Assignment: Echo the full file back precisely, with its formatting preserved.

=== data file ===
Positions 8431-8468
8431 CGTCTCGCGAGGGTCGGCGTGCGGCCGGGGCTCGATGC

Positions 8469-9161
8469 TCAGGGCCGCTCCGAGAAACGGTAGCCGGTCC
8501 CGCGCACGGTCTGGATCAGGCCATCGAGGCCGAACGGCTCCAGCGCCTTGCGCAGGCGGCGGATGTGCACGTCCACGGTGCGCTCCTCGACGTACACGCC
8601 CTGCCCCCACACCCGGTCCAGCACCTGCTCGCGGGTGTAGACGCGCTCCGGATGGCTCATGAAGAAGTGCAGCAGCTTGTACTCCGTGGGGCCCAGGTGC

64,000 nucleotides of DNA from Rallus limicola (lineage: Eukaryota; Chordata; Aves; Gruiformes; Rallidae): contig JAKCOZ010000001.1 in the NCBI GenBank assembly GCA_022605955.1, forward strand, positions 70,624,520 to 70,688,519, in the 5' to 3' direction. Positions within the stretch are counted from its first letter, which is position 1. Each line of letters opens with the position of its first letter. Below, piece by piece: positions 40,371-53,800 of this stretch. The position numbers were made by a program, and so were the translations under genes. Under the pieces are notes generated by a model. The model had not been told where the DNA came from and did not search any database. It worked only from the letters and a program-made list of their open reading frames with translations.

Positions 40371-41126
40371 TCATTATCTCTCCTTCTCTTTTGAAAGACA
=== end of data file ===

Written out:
Positions 8431-8468
8431 CGTCTCGCGAGGGTCGGCGTGCGGCCGGGGCTCGATGC

Positions 8469-9161
8469 TCAGGGCCGCTCCGAGAAACGGTAGCCGGTCC
8501 CGCGCACGGTCTGGATCAGGCCATCGAGGCCGAACGGCTCCAGCGCCTTGCGCAGGCGGCGGATGTGCACGTCCACGGTGCGCTCCTCGACGTACACGCC
8601 CTGCCCCCACACCCGGTCCAGCACCTGCTCGCGGGTGTAGACGCGCTCCGGATGGCTCATGAAGAAGTGCAGCAGCTTGTACTCCGTGGGGCCCAGGTGC

64,000 nucleotides of DNA from Rallus limicola (lineage: Eukaryota; Chordata; Aves; Gruiformes; Rallidae): contig JAKCOZ010000001.1 in the NCBI GenBank assembly GCA_022605955.1, forward strand, positions 70,624,520 to 70,688,519, in the 5' to 3' direction. Positions within the stretch are counted from its first letter, which is position 1. Each line of letters opens with the position of its first letter. Below, piece by piece: positions 40,371-53,800 of this stretch. The position numbers were made by a program, and so were the translations under genes. Under the pieces are notes generated by a model. The model had not been told where the DNA came from and did not search any database. It worked only from the letters and a program-made list of their open reading frames with translations.

Positions 40371-41126
40371 TCATTATCTCTCCTTCTCTTTTGAAAGACA